American society has recently been preoccupied with thinness, exerting enormous pressure on people, especially women to be thin. Unrealistically thin. The evidence:
- Female television actors are more likely to be thin than male actors
- Females receive more marketing messages to be thin from magazine articles and advertisements than do males
- Women directly relate physical appearance with self-esteem and are less satisfied with their body shape than men
- Women view their own bodies more aesthetically while men view their own bodies as forms of function and activity
- Thin males have been rated intelligent but likely to be teased, while thin females have been considered to be more attractive than their friends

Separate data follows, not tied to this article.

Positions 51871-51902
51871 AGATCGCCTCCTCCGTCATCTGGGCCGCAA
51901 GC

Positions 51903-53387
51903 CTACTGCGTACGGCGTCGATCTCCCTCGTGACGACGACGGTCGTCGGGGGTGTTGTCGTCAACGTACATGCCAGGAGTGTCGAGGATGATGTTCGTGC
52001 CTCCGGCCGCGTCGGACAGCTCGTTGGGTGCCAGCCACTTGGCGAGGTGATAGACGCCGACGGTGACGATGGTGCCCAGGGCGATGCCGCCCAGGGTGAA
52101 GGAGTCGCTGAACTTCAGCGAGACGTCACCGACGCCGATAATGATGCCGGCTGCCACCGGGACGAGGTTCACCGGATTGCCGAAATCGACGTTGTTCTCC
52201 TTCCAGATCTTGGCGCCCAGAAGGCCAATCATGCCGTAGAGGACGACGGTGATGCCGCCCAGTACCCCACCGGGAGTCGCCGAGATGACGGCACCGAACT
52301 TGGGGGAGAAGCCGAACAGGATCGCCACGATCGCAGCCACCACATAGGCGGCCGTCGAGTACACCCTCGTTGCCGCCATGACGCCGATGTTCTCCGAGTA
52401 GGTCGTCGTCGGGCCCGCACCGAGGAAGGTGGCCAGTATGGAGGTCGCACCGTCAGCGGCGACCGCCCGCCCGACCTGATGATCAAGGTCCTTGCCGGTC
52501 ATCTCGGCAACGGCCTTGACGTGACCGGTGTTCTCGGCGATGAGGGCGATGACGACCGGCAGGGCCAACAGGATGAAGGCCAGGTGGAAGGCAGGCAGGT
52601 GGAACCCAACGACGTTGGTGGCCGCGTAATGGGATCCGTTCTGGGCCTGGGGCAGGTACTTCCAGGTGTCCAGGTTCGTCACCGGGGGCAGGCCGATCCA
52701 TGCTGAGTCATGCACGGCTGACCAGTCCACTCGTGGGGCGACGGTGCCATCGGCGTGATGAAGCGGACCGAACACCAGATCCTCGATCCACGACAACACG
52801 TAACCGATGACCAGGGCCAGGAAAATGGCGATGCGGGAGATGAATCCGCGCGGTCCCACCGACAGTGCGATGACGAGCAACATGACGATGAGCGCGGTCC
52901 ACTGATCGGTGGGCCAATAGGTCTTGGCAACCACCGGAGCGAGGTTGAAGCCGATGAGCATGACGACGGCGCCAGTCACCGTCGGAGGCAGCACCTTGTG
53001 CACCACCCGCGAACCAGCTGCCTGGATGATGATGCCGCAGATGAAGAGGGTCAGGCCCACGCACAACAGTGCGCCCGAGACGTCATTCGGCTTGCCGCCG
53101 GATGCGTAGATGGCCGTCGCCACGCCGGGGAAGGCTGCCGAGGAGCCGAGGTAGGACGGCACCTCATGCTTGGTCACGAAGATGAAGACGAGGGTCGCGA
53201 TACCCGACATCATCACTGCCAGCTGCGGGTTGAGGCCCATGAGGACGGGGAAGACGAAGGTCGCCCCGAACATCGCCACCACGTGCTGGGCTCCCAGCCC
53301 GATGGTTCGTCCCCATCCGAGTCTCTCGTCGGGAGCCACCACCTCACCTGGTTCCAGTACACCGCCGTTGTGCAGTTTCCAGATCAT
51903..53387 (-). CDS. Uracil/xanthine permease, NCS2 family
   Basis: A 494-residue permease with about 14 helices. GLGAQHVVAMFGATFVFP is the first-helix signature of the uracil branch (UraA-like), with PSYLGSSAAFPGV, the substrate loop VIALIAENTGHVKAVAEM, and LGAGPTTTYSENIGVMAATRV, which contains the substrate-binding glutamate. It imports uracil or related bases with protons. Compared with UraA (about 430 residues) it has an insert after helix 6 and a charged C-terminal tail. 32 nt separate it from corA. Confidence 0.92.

- Television depicts situations where thin people prosper and larger people are ridiculed
- Between 1970 & 1990 there was an overall increased emphasis on weight loss and body shape in the content of popular women's magazines, as well as a change in the portrayal of female models to a thinner shape.
- Playboy magazine increased the promotion of slimness over the period of 1959 to 1978
- Miss America Pageant exhibitions were found to be thinner over time. Since 1970 the pageant winners have been subsequently thinner.
Current evidence does NOT support the idea that it is better to be thin than to be fat.